Business Daily Media

Business News

Many of New Zealand's most popular websites use ‘dark patterns’ to manipulate users – is it time to regulate?

Many of New Zealand's most popular websites use ‘dark patterns’ to manipulate users – is it time to regulate?

More than half of the most popular New Zealand websites may be unfairly manipulating visitors, according to our latest research[1] into the use of “dark patterns” in sites with a “co.nz” domain name.

While legal, dark patterns have been described[2] as a type of online design employed to manipulate users into “making decisions that, if fully informed and capable of selecting alternatives, they might not make”.

They’re effective because they use insights about human psychology to undermine user autonomy[3] or encourage users towards the least privacy-friendly options[4].

Common examples include the so-called “roach motel[5]”, where it’s easy to get into an online situation but difficult to get out of it – such as signing up for and then trying to cancel a streaming subscription.

There are also disguised ads[6], which are presented as other kinds of content or navigation to encourage you to click. Some retail websites use dark patterns to nudge users to spend more.

Dark patterns have been widely criticised in the US and Europe[7]. For instance, amendments to the California Consumer Privacy Act[8] seek to ban “the use of dark patterns to subvert or impair the process for consumers to opt out of the sale of personal information”.

Are you sure? A typical example of the subscription cancellation – or ‘suspension’ – process. Screenshot, Author provided

However, little research has been undertaken in Aotearoa New Zealand. The Commerce Commission ruled against[9] Jetstar’s online opt-out pricing tactics in 2016, but dark patterns don’t appear to be on the government’s legislative radar.

How do I unsubscribe?

We found dark patterns are well and truly a feature of New Zealanders’ online experiences. Our list of the top 100 local sites (based on user traffic) included media, e-commerce, government, telecommunication, property and banking websites.

We simulated everyday use of the sites: arriving on a homepage, scrolling through and engaging with media content, purchasing a product, subscribing to and cancelling a service.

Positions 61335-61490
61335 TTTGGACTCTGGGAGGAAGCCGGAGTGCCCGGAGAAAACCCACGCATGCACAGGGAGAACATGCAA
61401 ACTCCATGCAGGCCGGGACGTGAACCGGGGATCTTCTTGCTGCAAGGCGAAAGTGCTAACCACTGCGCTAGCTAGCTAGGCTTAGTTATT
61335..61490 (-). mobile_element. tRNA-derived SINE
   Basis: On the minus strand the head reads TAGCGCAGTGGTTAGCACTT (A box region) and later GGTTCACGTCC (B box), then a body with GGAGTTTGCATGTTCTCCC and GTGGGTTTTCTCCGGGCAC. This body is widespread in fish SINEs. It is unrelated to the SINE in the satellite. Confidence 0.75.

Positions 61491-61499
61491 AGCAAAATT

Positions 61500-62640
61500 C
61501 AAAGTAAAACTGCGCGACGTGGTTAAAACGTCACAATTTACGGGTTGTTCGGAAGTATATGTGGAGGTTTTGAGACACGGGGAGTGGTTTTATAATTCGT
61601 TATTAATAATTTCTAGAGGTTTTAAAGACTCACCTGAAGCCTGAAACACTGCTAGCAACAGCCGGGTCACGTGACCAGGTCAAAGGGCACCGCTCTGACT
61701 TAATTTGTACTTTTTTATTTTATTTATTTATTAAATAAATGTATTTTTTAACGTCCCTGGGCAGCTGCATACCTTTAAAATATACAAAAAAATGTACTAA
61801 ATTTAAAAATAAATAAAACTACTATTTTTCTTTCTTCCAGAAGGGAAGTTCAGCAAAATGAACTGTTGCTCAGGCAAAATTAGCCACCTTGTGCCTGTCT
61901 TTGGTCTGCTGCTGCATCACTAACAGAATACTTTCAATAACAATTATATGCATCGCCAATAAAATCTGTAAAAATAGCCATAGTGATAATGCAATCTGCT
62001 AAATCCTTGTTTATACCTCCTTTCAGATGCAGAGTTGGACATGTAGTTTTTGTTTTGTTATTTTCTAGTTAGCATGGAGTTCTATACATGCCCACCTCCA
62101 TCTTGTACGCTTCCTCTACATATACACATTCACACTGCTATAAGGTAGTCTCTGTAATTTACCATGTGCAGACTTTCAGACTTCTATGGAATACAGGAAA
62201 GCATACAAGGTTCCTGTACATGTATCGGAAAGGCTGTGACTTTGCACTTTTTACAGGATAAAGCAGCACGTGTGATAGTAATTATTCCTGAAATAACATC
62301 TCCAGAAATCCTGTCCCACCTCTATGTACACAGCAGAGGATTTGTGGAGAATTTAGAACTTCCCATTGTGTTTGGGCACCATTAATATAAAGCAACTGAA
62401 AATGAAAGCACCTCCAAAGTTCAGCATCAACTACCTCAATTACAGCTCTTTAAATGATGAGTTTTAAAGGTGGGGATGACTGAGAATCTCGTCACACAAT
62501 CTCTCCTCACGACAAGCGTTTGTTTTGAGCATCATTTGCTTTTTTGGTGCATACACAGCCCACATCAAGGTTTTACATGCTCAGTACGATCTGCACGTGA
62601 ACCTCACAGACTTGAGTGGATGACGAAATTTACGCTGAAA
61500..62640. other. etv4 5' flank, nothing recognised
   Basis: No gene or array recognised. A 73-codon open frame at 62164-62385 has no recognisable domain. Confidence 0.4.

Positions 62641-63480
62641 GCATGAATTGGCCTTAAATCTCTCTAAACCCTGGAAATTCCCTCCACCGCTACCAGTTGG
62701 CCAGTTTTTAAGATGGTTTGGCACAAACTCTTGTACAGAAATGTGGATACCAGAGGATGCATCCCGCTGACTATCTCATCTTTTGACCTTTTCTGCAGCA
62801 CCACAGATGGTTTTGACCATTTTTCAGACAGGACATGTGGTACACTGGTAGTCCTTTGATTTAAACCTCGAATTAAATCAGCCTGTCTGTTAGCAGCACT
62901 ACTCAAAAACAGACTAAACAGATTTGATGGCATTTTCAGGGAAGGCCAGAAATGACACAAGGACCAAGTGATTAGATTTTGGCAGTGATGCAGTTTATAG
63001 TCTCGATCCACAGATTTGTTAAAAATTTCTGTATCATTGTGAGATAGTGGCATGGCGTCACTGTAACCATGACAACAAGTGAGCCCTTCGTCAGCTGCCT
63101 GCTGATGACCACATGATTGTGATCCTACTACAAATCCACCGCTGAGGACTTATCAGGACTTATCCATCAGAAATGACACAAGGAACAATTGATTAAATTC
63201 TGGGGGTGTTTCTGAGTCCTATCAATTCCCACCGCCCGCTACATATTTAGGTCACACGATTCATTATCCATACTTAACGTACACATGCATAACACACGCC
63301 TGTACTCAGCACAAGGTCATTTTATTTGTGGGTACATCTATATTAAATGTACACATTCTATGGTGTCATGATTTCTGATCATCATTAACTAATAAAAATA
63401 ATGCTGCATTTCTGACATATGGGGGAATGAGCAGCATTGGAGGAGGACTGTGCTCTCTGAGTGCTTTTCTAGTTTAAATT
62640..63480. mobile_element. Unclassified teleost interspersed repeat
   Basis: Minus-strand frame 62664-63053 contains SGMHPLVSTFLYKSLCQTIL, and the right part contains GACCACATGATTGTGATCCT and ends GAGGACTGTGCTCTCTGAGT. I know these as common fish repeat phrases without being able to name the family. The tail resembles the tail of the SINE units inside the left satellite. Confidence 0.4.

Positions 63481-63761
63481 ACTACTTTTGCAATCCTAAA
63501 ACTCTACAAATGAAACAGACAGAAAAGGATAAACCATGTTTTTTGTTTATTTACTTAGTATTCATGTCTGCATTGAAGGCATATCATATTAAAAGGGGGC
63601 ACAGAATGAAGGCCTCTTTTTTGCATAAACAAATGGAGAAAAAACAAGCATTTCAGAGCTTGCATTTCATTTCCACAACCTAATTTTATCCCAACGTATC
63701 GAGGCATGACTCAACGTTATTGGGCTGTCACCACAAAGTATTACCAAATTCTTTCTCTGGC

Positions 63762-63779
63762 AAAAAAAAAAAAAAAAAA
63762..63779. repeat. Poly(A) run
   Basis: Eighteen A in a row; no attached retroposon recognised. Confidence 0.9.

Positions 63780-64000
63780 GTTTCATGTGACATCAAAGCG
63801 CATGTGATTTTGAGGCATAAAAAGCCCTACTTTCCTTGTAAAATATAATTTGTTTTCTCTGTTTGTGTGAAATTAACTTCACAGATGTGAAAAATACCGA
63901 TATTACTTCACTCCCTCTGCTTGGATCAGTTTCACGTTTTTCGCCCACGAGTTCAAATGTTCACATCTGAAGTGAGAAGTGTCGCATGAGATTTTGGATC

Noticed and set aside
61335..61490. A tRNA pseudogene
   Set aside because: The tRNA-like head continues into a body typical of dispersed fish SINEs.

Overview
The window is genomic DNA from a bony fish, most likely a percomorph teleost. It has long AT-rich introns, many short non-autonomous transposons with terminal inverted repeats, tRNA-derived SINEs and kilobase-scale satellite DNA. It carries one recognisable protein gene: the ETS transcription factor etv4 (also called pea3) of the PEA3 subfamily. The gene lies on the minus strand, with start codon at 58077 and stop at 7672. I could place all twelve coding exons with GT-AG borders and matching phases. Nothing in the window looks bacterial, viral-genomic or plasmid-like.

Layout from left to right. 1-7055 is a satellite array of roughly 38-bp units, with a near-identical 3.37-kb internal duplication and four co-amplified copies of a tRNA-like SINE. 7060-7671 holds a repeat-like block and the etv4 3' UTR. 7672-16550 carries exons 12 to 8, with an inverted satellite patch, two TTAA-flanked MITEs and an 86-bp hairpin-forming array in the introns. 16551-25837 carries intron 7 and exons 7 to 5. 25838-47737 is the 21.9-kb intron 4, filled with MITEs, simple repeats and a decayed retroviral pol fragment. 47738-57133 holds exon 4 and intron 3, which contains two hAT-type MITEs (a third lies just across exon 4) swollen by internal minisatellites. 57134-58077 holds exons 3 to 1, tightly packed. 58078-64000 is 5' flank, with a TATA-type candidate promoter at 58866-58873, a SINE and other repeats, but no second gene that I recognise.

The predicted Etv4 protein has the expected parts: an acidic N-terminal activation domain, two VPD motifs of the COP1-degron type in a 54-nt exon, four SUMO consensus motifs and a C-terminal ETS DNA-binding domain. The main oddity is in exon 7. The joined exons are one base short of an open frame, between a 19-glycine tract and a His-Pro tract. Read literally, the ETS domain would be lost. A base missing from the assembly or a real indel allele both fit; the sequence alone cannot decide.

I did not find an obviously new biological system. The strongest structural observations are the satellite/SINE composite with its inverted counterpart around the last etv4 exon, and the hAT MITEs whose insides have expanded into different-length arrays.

Read more: We need a code to protect our online privacy and wipe out 'dark patterns' in digital design[10]

A more complete picture was limited by our inability to fully access certain government or banking websites, but overall the results showed 54% of sites had one or more dark patterns. E-commerce sites were the biggest offenders, followed by media sites.

The research also reveals dark patterns tend to cluster around financial transactions, followed by homepage navigation, and when attempting to cancel a service or subscription.

Welcome to the ‘roach motel’: pushing customers to sign up to newsletters is a common tactic. Shutterstock

Shopping and media

Online shoppers are most likely to experience a dark pattern when purchasing a product or service. Examples include a countdown timer to encourage immediate purchase, or activity notifications (such as when a user is made aware other customers are browsing the same item) to invoke the fear of missing out.

Shoppers are also likely to encounter a dark pattern in the form of pop-up windows when first arriving on an e-commerce site. Many of these direct users to sign up for notifications or newsletters in exchange for a discounted price or early “VIP” notice of upcoming sales.

News consumers are especially likely to encounter dark patterns in the form of interface interference to boost engagement metrics and drive advertising revenue — for example, the auto-play function on embedded video content.

Subscribers to premium media services are most likely to encounter some form of obstruction when attempting to cancel a service, donation or subscription – the “roach motel” again.